R.U.B. BBQ has earned shout-outs from the New York Times as well as a handful of television features for its tender, well-flavored meats. Various proteins are smoked daily and slathered in a made-from-scratch rub of more than 20 spices and herbs, and cooks begin each dish with locally sourced ingredients whenever possible.
Aromatic smoke wafting from ribs, chicken dishes, and seafood platters invites guests inside, where dangling light fixtures illuminate red walls and cobalt tiling along with 30 flatscreen televisions that were flattened when an elephant sat down. More than 100 tap and bottled brews, including a lengthy list of Michigan favorites, help to extinguish fiery spices.
The Detroit Institute of Arts takes the “s” at the end of its name seriously. The immense Beaux Arts building on Woodward Avenue isn’t only a setting for a top-tier collection of visual works that include Diego Rivera’s Detroit Industry frescoes, a van Gogh self-portrait, and ancient sculptures from Africa and Asia. It also opens the doors of its lecture halls, event spaces, and auditoriums for craft workshops, wide-ranging talks from historians and people who know how to draw really good cubes, film, and music. The latter two art forms find a home in the Detroit Film Theatre, a gilded, neoclassical auditorium that preserves a sense of coziness amid the grandeur.
An effervescent hotel bartender from Luxembourg. A tavern with an unpopular owner. A beautiful German cook. In 1904, these three elements joined forces and Jacoby's German Biergarten was born. More than a century later, the bustling downtown spot with a storied history remains a sought-after destination, even through collapsing economies, ownership changes, and international lederhosen shortages. Patrons can dig into classic delicacies such as Wiener Schnitzel, German sausage sandwiches, and hearty burgers, pairing them with domestic and imported brews including Paulaner, Schneider Edel Weiss, and Franziskaner Hefe.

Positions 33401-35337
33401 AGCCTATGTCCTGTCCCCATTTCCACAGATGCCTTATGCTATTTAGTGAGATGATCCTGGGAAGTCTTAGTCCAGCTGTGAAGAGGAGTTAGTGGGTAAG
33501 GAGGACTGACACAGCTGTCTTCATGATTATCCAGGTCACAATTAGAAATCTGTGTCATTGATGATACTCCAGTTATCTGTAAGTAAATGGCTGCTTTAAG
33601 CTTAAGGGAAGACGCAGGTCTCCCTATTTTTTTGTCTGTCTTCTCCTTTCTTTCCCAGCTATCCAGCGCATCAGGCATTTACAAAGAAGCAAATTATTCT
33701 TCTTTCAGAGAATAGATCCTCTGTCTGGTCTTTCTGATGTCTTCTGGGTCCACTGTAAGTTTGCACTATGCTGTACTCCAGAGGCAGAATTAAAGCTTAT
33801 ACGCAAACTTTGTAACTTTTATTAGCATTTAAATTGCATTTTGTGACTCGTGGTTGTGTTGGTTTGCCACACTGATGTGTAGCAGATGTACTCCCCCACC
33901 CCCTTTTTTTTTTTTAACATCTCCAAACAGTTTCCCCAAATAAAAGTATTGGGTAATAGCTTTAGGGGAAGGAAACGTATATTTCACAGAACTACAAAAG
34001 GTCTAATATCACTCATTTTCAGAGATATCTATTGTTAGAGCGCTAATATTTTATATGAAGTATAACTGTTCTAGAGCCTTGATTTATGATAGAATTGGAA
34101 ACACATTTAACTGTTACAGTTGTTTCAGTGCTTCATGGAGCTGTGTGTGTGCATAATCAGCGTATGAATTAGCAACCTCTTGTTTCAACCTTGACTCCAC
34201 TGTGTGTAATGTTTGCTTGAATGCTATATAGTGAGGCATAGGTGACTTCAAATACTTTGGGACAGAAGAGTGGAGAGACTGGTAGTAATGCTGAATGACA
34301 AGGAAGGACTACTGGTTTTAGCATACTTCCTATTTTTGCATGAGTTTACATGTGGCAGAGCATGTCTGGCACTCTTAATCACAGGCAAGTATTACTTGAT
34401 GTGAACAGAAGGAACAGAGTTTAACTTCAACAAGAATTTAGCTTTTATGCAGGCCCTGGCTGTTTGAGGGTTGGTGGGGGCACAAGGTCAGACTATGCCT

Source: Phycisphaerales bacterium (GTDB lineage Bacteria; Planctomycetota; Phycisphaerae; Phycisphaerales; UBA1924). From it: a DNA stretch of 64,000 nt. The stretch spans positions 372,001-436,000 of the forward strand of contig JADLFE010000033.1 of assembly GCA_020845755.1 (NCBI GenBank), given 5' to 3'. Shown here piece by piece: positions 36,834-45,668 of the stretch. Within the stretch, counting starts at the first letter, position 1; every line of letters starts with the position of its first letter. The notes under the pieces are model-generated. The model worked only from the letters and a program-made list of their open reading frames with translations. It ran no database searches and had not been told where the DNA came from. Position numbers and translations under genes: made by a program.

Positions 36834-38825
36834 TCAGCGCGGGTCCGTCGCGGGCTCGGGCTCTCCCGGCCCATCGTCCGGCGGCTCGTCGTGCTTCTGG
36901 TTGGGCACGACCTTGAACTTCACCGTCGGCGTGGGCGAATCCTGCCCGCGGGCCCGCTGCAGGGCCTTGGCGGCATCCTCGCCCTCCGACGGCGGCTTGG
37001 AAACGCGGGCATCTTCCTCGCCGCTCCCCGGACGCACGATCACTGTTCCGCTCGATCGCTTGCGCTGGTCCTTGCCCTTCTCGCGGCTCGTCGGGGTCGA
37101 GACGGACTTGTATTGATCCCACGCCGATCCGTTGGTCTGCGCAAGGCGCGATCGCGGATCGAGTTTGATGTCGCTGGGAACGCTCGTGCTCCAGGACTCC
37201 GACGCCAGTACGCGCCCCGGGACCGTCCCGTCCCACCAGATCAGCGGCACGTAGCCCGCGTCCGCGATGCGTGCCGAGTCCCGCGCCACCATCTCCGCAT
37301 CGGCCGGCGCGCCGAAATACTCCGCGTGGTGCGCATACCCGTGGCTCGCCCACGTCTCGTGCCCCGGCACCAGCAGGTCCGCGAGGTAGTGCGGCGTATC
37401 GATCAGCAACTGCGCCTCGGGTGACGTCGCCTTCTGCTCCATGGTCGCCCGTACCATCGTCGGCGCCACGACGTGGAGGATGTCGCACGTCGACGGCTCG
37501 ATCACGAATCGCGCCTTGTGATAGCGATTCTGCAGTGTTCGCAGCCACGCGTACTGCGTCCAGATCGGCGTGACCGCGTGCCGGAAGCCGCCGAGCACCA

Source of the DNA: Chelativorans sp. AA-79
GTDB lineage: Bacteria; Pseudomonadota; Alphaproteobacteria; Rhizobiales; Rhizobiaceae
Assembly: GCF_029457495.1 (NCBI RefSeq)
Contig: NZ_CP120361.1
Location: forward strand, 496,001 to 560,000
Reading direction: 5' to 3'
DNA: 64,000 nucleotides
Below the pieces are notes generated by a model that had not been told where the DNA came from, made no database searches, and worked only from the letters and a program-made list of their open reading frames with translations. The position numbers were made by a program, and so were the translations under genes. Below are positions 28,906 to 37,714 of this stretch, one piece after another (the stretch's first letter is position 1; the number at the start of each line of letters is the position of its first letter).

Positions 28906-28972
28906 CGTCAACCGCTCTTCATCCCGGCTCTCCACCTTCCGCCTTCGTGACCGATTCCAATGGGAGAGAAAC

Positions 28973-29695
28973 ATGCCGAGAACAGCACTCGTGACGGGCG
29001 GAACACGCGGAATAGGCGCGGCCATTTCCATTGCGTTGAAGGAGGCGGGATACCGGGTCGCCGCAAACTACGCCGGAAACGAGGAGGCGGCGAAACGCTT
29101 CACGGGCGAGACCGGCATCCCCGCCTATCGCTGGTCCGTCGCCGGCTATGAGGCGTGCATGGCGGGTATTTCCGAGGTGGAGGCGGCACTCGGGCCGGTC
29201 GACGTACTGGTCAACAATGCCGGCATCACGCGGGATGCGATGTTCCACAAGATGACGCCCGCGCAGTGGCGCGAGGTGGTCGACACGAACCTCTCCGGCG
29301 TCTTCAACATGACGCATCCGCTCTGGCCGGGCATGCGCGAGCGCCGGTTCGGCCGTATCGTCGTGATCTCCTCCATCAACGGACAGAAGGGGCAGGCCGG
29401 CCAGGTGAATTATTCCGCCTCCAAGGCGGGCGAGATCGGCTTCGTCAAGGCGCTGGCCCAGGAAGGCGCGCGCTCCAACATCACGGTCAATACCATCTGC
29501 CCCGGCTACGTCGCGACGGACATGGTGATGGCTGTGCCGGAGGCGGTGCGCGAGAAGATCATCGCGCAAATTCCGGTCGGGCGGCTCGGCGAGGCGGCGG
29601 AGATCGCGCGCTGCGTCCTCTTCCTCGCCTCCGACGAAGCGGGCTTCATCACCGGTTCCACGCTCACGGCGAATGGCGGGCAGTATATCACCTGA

Since 1963, more than two million guests that have passed through the Hilberry Theatre and been inspired by the passion and portrayal of the human condition they have seen on stage. Every year, audiences at the Hilberry laugh, cry, engage, question, applaud and cheer.
Since 1936, the historic Gem Theatre has moved movie lovers to laughter and tears with films in an elegant, comfortable single-screen vintage theater. Peruse current showtimes and choose a first-run film, which may include a romantic romp, a superhero adventure, an independent feature, or Casablanca II: Electric Boogaloo. Guests pick up their sodas and popcorn at the concessions stand in the carpeted lobby, whose ornate table lamps cast soft light on potted plants and flowers. In the red and gold 916-seat amphitheater, upholstered floor seats beckon audience members and balcony perches provide a sky-high view behind marbled wood rails. Before the film, guests watch wrought-iron vines curl around colorful birds in sculptures flanking the screen. Sumptuous gold curtains hide the big screen until showtime, allowing staff members to finish reenacting each film’s climactic scene in private.
At 222 feet long and 88 feet high, the Players Riverboat Casino II wouldn't fit on parts of the upper Mississippi River. So when it had to leave its Louisiana home for a new job in Detroit, it took the long way there, passing around Florida, Maine, and Nova Scotia until it chugged through the Gulf of St. Lawrence. All this was just the beginning of the boat's journey?the next step was a thorough transformation from a scrapped gambling vessel into an opulent cruise ship. The staff gussied up its interior, installed several kitchens, and gave it a new royal title: the Detroit Princess Riverboat.
Today, the Detroit Princess is a coveted venue for high-energy celebrations and relaxing cruises alike. Its five tiers of outdoor decks afford dual skyline views of Detroit and Windsor and up-close glimpses of the Ambassador Bridge, the crucial link that keeps Canada from floating away. Inside each of the boat's four stories, passengers can visit a full bar and socialize inside heated and air-conditioned rooms. The biggest of these boast dining areas anchored by prime-rib buffets and sprawling dance floors where DJs or live Motown groups prompt guests to boogie down. Holiday parties, late-night excursions, and private charters take the nightclub vibe to the water, and floating wedding ceremonies and receptions let even the merfolk branch of the family be a part of the fun.